When you go out on your boat, you expect the weather to be bright, beautiful, and sunny. You would never intentionally go out on your boat in a severe thunderstorm or when the waves are several feet high. Checking the weather advisory before heading out on your boat is good practice, but anything can happen.
You never know when a thunderstorm may roll in on you and being prepared to handle it while on your boat is the best way to keep you and your crew/family safe. No matter how much planning you do for the weather, it is unpredictable.
Boating throughout a thunderstorm is bound to occur at some point in time, especially if you live in areas that are prone to unpredictable weather changes such as Florida.
Preparing for the worst, staying calm, and relying on what you have practiced for will assist you in getting to shore safely.
Can Lightning Strike My Boat?
Yes. In fact, boats can be struck by lightning, and this is because they are often great conductors for electricity. Think about it – a boat often has a lot of metal and conductive materials on it. There is no boat that is immune from being a candidate for a lightning strike.
A lightning strike can completely disrupt and destroy a boat’s electrical system and the engine. Depending on where the lightning strikes, it can also cause serious damage to the hull and cause a boat to sink.
Unfortunately, there is no way for a boater to completely lightning-proof their boat either, so it is important to understand what can happen and prepare for the worst should you get stuck in a thunderstorm.
What Should I Do if I Am Caught in a Thunderstorm?
If you find yourself caught in a thunderstorm while boating, the first thing you want to do is make sure that you take shelter in your boat’s cabin if there is one. If you do have a cabin, make sure the windows and doors are all completely closed to prevent water from getting inside.
In the event that your boat does not have a cabin, you should get as low as possible in the main central portion of the boat.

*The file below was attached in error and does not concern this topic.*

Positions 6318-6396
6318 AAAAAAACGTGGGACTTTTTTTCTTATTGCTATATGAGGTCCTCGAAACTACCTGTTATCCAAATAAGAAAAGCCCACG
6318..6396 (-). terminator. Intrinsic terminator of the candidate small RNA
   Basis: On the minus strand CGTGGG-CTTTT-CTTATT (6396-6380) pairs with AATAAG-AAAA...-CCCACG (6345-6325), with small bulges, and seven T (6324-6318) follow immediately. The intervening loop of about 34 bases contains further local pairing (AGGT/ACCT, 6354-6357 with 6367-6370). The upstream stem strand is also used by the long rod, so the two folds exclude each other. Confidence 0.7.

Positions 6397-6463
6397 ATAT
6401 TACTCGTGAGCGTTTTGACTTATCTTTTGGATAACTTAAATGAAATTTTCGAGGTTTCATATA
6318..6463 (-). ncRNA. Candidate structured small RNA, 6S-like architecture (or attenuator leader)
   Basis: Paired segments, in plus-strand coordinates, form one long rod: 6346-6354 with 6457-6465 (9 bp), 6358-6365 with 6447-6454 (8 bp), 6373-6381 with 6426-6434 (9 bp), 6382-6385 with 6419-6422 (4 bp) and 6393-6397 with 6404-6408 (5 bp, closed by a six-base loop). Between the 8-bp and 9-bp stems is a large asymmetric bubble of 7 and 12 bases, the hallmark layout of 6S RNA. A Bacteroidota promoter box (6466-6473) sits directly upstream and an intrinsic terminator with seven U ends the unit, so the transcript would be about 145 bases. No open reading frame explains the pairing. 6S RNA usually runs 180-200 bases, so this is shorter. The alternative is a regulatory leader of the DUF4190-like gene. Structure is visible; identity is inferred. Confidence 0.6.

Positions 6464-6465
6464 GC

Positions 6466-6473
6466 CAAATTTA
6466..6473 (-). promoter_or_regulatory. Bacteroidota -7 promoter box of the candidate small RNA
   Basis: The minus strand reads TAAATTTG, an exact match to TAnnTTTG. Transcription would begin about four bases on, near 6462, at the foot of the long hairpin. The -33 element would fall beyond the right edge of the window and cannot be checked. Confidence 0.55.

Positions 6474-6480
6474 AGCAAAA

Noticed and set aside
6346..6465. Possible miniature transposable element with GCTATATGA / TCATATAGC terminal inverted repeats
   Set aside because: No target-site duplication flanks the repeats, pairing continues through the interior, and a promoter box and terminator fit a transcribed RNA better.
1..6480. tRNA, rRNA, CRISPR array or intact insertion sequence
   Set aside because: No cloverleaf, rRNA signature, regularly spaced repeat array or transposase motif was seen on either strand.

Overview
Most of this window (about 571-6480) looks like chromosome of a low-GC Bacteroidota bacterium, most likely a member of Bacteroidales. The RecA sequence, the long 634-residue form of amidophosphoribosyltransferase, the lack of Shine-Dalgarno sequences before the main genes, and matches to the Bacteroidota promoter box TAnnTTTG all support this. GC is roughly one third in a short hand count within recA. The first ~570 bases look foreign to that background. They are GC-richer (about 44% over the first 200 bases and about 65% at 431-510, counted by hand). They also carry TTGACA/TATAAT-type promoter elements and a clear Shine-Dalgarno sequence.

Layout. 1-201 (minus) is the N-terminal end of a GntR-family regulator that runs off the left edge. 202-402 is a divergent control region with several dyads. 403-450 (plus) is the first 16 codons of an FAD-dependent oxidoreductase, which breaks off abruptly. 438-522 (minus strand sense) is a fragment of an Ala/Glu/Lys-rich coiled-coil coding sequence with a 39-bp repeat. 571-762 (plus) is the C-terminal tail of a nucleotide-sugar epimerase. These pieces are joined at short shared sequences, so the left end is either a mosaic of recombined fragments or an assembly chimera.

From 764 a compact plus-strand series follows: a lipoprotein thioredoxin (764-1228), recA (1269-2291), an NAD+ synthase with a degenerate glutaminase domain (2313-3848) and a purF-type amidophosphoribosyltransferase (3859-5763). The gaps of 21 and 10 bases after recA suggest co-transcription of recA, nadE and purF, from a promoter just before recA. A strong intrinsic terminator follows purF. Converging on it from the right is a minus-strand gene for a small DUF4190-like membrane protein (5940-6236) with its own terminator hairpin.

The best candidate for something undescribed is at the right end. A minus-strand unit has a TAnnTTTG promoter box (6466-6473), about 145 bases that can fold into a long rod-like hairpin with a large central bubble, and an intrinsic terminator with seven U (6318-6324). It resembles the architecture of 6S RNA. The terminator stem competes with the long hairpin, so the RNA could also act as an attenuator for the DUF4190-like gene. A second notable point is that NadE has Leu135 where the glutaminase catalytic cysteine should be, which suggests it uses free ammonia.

No matter where you are on the boat, sheltered or not, avoid touching any type of electrical component or exposed metal. Fishing rods should be avoided too as they may attract lightning.
Always Have Life Jackets on Board
You should ALWAYS have lifejackets on board your boat and ones that fit each member of your family too. You never know when you may need them, so it is best to have them.
If you find yourself stuck in a thunderstorm, always have everyone put on their life jackets just in case anything happens.
Other Safety Tips
- Avoid using appliances and major electronic equipment
- Keep arms and legs in the boat
- Do not touch or enter the water
- Discontinue any water activities such as jet skiing, swimming, etc.
- Remove or lower any antennas
If you find yourself in need of assistance, have an emergency, or your boat has been struck by lightning, be sure to use your VHF radio to call in your emergency and get help.
When Can I Resume My Normal Boating Activities?
Follow the 30-minute rule. You should wait until there has been a 30-minute break between the last time thunder is heard to resume any water activities again.
Should I Use a Lightning Grounding Protection System?
If you do not have a lightning grounding protection system installed on your boat, you may want to look into it. These systems can help protect your boat and the boat’s electronics should it be struck by lightning.
If you do have a system already installed, make sure it is in good condition and free from any corrosion prior to your trips out on the water.
Boat Safely No Matter the Weather
With the proper safety precautions in place and knowledge about what to do should a storm strike, you can boat safely in any type of weather.